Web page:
Thank you to Professor Karen Till for providing invaluable editorial guidance on this blog post and its previous version in Milieu. Thanks also to Professor Gerry Kearns for offering enlightening counsel as I conducted the original research during the ‘GY607: Field School’ module on the MA Spatial Justice. For introducing me to the history of Inchicore, and to the joys of geographical fieldwork, thank you to both Professor Gerry Kearns and Professor Karen Till, who led our class on walks through Inchicore and other parts of the city in late 2020. Finally, I would like to thank my classmates, whose good company and fascinating research made those days out all the more enjoyable.

References

Bielenberg, A. (2009) Ireland and the Industrial Revolution: The Impact of the Industrial Revolution on Irish Industry, 1801-1922. Abingdon: Routledge.

Central Statistics Office (2016) Life in 1916 Ireland: Stories from Statistics [online]. Available at: https://www.cso.ie/en/releasesandpublications/ep/p-1916/1916irl/introduction/ (accessed 15 December 2021).

Córas Iompair Éireann (1989) Railway Engineering Works: Inchicore, Dublin, Ireland.  Dublin: Córas Iompair Éireann.

Crowe, C. (2017) Urban and Rural Living Conditions Before the Revolution In: Crowley, J., Ó Drisceoil, D., and Murphy, M. eds. Atlas of the Irish Revolution. Cork: Cork University Press. 60-65.

Hennelly, D. and McCarthy, N. (2022) Green gaffs for all. Rupture [online]. Available at: https://rupture.ie/articles/green-gaffs-for-all (accessed 15 December 2021).

Kearns, G. (2014) Introduction In: Kearns, G., Meredith, D. and Morrissey, J. eds. Spatial Justice and the Irish Crisis. Dublin: Royal Irish Academy. 1-16.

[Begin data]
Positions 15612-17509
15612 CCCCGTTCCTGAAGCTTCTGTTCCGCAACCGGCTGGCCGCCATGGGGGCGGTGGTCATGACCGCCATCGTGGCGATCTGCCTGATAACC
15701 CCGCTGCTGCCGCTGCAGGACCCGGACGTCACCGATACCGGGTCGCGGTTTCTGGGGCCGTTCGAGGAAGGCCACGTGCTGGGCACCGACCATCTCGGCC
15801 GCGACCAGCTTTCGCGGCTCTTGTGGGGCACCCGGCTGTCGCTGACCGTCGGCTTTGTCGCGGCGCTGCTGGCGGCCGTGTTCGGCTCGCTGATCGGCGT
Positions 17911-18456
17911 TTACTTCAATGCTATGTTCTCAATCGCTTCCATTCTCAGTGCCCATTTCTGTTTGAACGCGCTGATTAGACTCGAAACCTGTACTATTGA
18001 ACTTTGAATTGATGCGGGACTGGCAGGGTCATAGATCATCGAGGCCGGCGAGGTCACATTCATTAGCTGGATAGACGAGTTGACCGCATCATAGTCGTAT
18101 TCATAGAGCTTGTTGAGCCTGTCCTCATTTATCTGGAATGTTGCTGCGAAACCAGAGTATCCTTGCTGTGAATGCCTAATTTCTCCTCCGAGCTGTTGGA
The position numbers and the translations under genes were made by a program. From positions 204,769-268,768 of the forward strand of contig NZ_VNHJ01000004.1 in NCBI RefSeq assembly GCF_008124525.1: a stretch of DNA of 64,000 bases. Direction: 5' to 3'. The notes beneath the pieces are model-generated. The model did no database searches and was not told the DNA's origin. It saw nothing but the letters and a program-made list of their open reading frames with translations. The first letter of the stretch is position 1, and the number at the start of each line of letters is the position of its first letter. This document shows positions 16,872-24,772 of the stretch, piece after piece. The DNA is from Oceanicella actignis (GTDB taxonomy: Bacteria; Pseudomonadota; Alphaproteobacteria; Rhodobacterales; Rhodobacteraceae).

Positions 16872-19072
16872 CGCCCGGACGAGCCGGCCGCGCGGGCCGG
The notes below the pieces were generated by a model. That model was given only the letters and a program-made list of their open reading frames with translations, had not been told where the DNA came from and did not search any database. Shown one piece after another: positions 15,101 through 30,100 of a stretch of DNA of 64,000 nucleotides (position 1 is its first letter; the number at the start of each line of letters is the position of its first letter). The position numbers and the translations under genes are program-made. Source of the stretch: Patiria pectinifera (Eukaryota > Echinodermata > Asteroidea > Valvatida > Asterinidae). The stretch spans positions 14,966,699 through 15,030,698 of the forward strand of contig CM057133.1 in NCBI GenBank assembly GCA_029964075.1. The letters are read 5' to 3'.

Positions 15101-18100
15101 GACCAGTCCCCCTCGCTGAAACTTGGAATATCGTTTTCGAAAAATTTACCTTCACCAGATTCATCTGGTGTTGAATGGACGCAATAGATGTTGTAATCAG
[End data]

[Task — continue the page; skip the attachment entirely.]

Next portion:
Lee, J.J. (2006) Ireland, 1912 – 1985: Politics and Society. Cambridge: Cambridge University Press.

McLaughlin, E. (2017) The Irish Revolution and its Aftermath: The Economic Dimension In: Crowley, J., Ó Drisceoil, D., and Murphy, M. eds. Atlas of the Irish Revolution. Cork: Cork University Press. 762-769.

McLeod, H. (2004) The Inchicore Works community: 1845 – 1925: A study of nineteenth-century railway engineering works and the community it created. MA thesis, Maynooth University.

Ó Gráda, C. (1994) Ireland: A New Economic History 1780 – 1939. Oxford: Clarendon Press.

Ryan, G. (1996) The Works: Celebrating 150 Years of Inchicore Works. Inchicore Pension and Welfare Association.

Smyth, W. J. (2017) Nineteenth century Ireland: transformed contexts and class structures In: Crowley, J., Ó Drisceoil, D., and Murphy, M. eds. Atlas of the Irish Revolution. Cork: Cork University Press. 4-21.

Yeates, P. (2017) Lockout, 1913 In: Crowley, J., Ó Drisceoil, D., and Murphy, M. eds. Atlas of the Irish Revolution. Cork: Cork University Press. 192-195.

4 comments

  1. […] SJD8 #6: Jobs for the Boys, a Home for the Family? Multi-generational Employment at the Inchicore …, Rob Keogh, PhD student in Geography […]

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  2. […] estates built by the Great Southern and Western Railway Company (GS&WRC) (see Keogh, SJD8#6 ‘Jobs for the Boys, a Home for the Family? Multi-generational Employment at the Inchicore Railwa…’), then they demonstrate the concept of reduced or more ‘coarse’ granularity, which […]

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  3. […] particular concern to workers as they depended on their employer for housing (see Keogh SJD8 #6 ‘Jobs for the Boys, A Home for the Family? Multi-Generational Employment at the Inchicore Railway Wor…’). Despite this, the ASE engaged in numerous strikes throughout the 1890s, most revolving around […]

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  4. […] the sport was picked up in the area. There were many Englishmen working in the area (see Keogh, SJD8 # 6 ‘Jobs for the Boys…’), many of whom played soccer. Indeed, ‘Richmond Athletic was the club of English-born gasfitters […]